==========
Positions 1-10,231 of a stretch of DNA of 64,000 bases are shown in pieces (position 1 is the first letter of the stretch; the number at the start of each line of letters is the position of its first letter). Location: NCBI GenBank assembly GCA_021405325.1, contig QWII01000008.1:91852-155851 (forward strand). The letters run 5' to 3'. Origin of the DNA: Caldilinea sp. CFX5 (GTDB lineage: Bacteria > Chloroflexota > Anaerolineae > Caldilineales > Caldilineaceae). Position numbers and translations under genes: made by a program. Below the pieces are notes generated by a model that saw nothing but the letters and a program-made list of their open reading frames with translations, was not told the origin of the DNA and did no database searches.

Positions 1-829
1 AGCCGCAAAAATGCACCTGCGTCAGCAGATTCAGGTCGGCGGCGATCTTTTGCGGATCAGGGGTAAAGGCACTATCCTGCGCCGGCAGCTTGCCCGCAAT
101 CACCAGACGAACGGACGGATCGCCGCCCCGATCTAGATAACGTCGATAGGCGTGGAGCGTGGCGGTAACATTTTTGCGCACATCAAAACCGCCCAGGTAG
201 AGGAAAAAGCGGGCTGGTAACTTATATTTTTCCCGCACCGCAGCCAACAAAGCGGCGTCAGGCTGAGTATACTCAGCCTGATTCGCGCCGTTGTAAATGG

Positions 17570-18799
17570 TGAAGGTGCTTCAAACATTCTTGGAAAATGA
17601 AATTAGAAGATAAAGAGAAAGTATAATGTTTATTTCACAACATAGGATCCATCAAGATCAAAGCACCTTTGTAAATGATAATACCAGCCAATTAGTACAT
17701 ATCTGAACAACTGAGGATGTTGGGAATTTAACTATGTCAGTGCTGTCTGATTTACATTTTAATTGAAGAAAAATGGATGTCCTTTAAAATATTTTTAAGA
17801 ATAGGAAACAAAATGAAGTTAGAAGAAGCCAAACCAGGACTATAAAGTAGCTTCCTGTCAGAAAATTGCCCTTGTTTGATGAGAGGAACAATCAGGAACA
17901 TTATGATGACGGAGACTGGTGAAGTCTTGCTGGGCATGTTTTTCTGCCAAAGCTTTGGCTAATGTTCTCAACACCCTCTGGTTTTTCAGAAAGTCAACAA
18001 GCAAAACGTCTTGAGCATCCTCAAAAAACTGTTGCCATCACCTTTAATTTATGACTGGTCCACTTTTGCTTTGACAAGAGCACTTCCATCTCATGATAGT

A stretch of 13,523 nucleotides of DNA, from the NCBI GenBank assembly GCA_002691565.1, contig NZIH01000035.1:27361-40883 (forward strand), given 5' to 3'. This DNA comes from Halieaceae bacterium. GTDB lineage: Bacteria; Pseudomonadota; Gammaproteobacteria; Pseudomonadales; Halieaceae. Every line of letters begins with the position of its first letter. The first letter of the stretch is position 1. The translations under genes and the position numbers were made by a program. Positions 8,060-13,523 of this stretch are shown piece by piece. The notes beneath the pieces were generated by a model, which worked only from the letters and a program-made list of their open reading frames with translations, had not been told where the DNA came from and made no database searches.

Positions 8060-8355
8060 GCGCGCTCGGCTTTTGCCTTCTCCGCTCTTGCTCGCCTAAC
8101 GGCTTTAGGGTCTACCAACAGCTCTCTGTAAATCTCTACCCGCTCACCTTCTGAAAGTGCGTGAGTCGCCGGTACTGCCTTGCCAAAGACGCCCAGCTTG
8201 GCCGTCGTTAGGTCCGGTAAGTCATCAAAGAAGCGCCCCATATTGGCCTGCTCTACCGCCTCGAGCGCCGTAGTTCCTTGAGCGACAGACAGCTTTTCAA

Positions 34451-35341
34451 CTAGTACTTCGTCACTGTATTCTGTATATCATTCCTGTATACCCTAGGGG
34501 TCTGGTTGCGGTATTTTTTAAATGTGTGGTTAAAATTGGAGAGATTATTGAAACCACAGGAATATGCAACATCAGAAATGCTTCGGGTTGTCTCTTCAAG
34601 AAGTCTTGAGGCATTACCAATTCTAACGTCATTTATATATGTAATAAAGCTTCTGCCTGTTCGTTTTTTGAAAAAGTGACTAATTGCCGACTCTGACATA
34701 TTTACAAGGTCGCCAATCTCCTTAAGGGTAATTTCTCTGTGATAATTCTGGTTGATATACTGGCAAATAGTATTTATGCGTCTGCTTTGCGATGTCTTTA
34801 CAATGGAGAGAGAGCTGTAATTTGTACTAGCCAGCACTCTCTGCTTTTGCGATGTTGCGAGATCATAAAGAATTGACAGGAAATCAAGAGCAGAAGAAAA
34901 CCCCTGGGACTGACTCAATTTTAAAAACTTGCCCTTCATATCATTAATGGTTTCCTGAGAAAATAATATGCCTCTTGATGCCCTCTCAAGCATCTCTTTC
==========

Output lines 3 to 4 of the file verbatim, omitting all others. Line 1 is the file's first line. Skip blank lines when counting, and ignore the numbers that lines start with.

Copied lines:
1 AGCCGCAAAAATGCACCTGCGTCAGCAGATTCAGGTCGGCGGCGATCTTTTGCGGATCAGGGGTAAAGGCACTATCCTGCGCCGGCAGCTTGCCCGCAAT
101 CACCAGACGAACGGACGGATCGCCGCCCCGATCTAGATAACGTCGATAGGCGTGGAGCGTGGCGGTAACATTTTTGCGCACATCAAAACCGCCCAGGTAG